Volumes by Disk method  Let S be a solid bounded by two parallel planes perpendicular to the x-axis at x = a and x = b. If, for each x in [a, b], the cross- sectional area of S perpendicular to the x-axis is A(x) = π(f(x)) 2,then the volume of the solid is x-axis is A(x) = π(f(x)) 2,then the volume of the solid is

Example: Right circular cone Find the volume of the region bounded between y = 0, x = 0, y = -2x+3. Here r = 3. So, f(x) = -2x + 3 in the interval [0, 3]

Example: To find volume of a Solid of Revolution Problem

Solution

Solid of revolution for the function

For f(x) = 2 + Sin x, revolved about the x – axis The volume is The volume is

Solids of Revolution

Region bounded between y = 0, x = 0, y = 1, y = x 2 +1.

Objects obtained as Solids of revolution

Volumes by washer method perpendicular to the x-axis  The volume of the solid generated when the region R, (bounded above by y=f(x) and below by y=g(x)), is revolved about the x-axis, is given by

Washers Washers (disk with a circular hole)

Washer shapes in everyday life

Volume by slicing-washer method

Volumes by washer method perpendicular to the y-axis  The volume of the solid generated when the region R (bounded above by x=f(y) and below by x=g(y)), is revolved about the y-axis, is given by

Volumes by washer method

 Figure illustrates how a washer can be generated from a disk. We begin with a disk with radius r out and thickness h. A smaller concentric disk with radius r in is removed from the original disk. The resulting solid is a washer.

The Washer Method for Solids of Revolution Volume of r egion bounded between, y = x 2.

 When the solid is formed by revolving the region between the graphs of y = f(x) and y = g(x), where f(x) > g(x), about the y-axis, the height of the rectangle is given by h = f(x)-g(x).

Volumes by cylindrical shells Volumes by cylindrical shells  A cylindrical shell is a solid enclosed by two concentric right circular cylinders.  Let f be continuous and non-negative on [a, b], 0≤a≤b, and let R be the region that is bounded above by y = f(x), below by the x-axis, and on the sides by the lines x = a and x = b. Then the volume of the solid of revolution that is generated by revolving the region R about the y – axis is given by

Volume by cylindrical shells about the y-axis

Method of shells  The method of shells is fundamentally different from the method of disks. The method of disks involves slicing the solid perpendicular to the axis of revolution to obtain the approximating elements. However, the method of shells fills the solid with cylindrical shells in which the axis of the cylinder is parallel to the axis of revolution.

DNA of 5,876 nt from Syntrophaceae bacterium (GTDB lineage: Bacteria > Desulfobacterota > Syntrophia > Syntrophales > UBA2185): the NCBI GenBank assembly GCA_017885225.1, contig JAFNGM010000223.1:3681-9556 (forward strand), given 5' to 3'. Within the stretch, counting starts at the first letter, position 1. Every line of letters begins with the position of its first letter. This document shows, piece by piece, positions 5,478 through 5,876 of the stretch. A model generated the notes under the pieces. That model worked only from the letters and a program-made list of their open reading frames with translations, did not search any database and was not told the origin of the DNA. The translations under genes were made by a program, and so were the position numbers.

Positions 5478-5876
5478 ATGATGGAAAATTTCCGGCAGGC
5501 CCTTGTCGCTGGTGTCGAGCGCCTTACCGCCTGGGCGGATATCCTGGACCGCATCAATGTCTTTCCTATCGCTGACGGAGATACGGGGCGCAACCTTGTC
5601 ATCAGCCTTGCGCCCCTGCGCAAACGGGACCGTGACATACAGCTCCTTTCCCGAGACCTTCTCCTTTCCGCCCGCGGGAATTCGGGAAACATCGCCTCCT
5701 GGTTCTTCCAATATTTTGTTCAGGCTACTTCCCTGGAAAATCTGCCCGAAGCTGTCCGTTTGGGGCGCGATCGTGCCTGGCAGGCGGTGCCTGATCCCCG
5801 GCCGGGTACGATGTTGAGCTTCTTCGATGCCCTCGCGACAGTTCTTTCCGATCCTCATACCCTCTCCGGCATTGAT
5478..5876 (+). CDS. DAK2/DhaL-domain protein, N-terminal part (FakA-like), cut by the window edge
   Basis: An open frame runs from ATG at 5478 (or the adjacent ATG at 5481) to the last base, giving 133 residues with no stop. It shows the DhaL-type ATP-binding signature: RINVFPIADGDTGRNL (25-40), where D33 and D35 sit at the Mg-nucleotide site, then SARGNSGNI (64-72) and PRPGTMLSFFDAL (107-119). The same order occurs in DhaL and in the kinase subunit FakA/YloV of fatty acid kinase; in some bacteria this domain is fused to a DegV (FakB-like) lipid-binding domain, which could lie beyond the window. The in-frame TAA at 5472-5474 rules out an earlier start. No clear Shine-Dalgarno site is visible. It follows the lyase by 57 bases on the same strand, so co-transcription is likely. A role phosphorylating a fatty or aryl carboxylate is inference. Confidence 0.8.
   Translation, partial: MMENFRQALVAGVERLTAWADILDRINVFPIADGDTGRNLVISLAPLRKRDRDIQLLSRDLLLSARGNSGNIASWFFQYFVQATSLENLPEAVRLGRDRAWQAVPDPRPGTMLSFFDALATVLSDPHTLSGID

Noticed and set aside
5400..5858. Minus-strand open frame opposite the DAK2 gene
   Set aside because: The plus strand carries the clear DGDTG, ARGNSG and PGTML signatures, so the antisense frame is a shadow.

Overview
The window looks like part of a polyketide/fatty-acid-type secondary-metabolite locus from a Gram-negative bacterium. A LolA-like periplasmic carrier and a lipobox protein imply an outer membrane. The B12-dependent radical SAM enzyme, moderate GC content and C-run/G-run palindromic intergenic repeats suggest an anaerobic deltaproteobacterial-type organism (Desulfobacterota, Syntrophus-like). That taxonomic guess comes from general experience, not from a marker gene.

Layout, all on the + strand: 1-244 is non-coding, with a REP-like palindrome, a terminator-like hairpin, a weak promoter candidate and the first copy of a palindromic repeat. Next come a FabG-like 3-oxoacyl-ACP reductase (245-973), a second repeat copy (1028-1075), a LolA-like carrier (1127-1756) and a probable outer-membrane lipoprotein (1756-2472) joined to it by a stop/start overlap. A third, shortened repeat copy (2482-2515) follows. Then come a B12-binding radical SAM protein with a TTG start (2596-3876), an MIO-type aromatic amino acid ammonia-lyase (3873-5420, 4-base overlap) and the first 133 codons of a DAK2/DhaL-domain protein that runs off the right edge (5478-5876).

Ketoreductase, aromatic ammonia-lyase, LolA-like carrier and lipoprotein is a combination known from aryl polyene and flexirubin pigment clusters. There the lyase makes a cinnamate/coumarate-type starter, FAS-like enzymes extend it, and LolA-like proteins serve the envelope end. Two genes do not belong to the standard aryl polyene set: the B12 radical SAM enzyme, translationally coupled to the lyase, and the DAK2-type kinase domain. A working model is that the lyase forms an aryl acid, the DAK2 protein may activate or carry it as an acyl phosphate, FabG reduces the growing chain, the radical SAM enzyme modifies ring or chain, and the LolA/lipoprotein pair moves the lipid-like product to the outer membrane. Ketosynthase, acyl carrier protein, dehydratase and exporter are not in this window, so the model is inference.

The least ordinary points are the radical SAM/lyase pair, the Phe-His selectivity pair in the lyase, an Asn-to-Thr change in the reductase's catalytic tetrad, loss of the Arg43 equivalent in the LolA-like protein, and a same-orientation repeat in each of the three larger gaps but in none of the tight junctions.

 To illustrate the computation of the volume of a cylindrical shell, a paper towel roll or toilet paper roll can be an example too.

 Central to the development of the method of shells is the idea of nesting or layering of the approximating elements. The notion of nesting can be introduced using the layers of an onion.  Central to the development of the method of shells is the idea of nesting or layering of the approximating elements. The notion of nesting can be introduced using the layers of an onion.

Shells made by Russian dolls  Another useful prop to illustrate this idea is a set of Matroyska dolls. In the Figure below, we see that the hollow dolls of varying sizes nest together compactly.

Region bounded between y = 0, y = sin(x), x = 0, x = π.

 The animation in the next Figure illustrates the steps involved with the shell method for computing the volume of the solid of revolution generated by revolving the region in the first quadrant bounded by the graph of y = sin(x) and the x-axis about the y-axis. First, the region is partitioned and a typical shell is drawn. Approximating half-shells are drawn. To complete the visualization, the approximating shells are produced. After the approximating shells are drawn, the solid of revolution is generated.

Solids of Revolution: The Method of Shells

Region bounded between y = 0, y = -12+8x-x 2, x = 2, x = 6.

Region bounded between y = 0, y = sin(x), x = π/2, x = π Partition/Shell Shells

For method of shells…  We focus on regions bounded by the graph of a continuous function y = f(x) on the interval [a,b], the vertical lines x = a and x = b. For the illustrations we also require that f(x) is nonnegative over [a,b]. Several regions of this type are shown in the Figure.